from Old English, gōd spell "good news"
a writing that describes the life of Jesus

Tuesday, March 2, 2010

hidden messiah

Matthew was a Jew who ended up a quisling who ended up a Christian Jew. And like so many converts, the faith of his fathers lit on fire when he returned to it. To judge from the book that bears his name, he became fascinated by the way the prophecies of the Hebrew Bible began to be played out in his new Master's life.

So when Jesus, who grew up in Nazareth, relocated to Capernaum, a fishing town and travelers' way-station in the region of Galilee, Matthew heard echoes of Isaiah's prediction that salvation would come - even to the Gentiles! - out of Galilee. And right in that same passage, though Matthew doesn't include it here, the proclamation that it would be the Messiah himself who would come out of Galilee to bring this kingdom that would extend beyond the Jews - the passage that rings out in Handel's "Messiah":

King of Kings
and Lord of Lords
and the government shall be upon his shoulders..

And it's that passage that goes further than some Messianic prophecies, saying not only that "his name shall be called Wonderful, Counsellor," but also that the Messiah will actually be "the mighty God, the everlasting Father, the Prince of Peace." I'm not sure the Jews of Jesus' time, so desperate for political liberation, were ready to acknowledge that. Messiah would be a political revolutionary, who would throw off the yoke of the Roman oppressor ("thou has broken the yoke of his burden, and the staff across his shoulder, the rod of his oppressor"), a new Great King in the line of David - but even his disciples were slow to recognize this man before them, probably the Messiah, as God Himself.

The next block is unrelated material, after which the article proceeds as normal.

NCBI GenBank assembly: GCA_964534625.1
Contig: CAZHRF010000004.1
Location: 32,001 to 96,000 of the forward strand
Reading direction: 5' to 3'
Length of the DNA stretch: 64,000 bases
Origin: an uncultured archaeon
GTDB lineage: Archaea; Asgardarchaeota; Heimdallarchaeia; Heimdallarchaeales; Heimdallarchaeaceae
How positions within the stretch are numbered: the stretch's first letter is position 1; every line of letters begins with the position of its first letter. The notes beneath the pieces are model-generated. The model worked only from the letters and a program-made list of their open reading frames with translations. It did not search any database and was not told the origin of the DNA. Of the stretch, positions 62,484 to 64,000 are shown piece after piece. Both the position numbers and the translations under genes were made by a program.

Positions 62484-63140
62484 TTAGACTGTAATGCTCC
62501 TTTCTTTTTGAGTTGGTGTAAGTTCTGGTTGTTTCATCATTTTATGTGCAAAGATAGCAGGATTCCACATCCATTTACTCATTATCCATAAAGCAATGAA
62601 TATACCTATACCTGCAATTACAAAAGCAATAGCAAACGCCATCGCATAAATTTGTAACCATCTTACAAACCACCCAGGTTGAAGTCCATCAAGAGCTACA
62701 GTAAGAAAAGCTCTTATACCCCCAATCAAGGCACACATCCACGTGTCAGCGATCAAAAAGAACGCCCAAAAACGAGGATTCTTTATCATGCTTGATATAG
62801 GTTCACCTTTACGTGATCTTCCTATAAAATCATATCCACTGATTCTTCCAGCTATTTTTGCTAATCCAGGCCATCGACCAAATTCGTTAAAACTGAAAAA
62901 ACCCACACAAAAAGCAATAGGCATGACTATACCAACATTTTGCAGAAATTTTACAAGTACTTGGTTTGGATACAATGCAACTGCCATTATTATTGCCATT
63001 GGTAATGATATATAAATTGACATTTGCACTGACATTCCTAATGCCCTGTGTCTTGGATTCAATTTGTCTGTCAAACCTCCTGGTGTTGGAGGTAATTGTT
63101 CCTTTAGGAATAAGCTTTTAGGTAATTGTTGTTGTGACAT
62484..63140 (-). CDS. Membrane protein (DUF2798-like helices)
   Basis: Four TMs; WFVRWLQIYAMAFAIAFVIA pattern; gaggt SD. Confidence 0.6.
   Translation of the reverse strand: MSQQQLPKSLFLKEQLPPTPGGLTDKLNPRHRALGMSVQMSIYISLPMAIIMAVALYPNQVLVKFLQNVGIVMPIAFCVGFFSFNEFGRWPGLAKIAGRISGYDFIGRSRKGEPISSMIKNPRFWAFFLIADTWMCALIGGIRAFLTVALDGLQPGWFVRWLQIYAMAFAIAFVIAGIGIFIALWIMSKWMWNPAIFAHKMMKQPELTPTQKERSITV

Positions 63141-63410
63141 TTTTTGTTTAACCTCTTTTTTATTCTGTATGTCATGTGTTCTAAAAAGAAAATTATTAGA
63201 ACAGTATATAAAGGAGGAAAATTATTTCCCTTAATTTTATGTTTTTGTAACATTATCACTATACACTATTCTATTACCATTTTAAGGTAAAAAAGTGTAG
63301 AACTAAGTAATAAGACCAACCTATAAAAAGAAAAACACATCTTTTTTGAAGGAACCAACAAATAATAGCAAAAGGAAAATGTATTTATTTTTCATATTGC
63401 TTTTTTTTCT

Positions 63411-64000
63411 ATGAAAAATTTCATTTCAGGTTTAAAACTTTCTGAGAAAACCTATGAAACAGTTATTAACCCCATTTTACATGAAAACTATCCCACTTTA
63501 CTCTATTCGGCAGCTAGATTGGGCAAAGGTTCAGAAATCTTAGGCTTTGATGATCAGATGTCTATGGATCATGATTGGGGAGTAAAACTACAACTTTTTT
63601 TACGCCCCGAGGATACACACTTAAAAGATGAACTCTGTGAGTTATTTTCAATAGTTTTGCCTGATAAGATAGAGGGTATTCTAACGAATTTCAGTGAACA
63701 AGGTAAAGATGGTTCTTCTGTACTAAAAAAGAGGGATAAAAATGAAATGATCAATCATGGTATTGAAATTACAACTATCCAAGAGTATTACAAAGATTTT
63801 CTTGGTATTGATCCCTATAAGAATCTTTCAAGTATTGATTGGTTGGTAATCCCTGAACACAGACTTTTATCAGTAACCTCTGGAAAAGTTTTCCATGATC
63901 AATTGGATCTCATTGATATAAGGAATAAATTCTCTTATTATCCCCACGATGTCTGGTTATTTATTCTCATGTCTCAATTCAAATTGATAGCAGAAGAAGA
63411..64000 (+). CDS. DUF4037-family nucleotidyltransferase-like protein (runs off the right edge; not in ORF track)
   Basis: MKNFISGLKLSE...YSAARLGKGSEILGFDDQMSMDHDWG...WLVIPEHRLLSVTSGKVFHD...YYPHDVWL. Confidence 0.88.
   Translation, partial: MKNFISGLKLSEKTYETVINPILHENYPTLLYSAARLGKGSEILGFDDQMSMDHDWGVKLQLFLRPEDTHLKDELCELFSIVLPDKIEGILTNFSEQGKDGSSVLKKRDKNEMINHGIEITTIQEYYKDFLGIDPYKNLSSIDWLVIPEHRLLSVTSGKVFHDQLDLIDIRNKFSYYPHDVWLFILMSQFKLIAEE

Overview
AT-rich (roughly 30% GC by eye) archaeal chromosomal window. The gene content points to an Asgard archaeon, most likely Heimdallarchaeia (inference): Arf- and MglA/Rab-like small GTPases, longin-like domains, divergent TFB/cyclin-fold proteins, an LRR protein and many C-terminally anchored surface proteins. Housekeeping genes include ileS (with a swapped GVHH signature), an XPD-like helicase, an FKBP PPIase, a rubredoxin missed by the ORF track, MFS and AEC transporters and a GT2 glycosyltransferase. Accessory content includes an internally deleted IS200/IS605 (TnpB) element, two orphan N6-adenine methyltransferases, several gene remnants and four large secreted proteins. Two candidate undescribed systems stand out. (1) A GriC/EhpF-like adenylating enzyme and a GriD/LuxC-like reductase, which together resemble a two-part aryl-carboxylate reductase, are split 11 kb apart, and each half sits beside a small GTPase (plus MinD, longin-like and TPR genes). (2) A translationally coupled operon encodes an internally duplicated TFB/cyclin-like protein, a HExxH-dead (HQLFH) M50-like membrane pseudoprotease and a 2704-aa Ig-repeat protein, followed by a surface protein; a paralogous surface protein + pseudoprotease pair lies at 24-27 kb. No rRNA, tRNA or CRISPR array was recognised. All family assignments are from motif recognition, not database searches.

Curious also that the people of Jesus' day could read this scripture about the coming Messiah and miss the fact that it wasn't about destroying the gentile oppressors, but rather it announced that they would see a great light, would be delivered from the shadow of death, perhaps that they would be counted in this "multiplied" nation, the new Israel, rejoicing. Indeed, the whole passage is embedded in a section where God brings judgment against His own people, and sends a Messiah who will bless the Gentiles. As spake the prophet Paul (Simon), "A man hears what he wants to hear and disregards the rest..."

Intriguing to pick up the echoes of King David's most famous Psalm in the language of Isaiah's proclamation of liberation:
"On those living in the land of the shadow of death
a light has dawned. . . .
For thou has broken the yoke of his burden,
and the staff across his shoulder,
the rod of his oppressor. . . ."

Psalm 23
"Yea, though I walk through the valley of the shadow of death,
I will fear no evil: for thou art with me;
thy rod and thy staff they comfort me."

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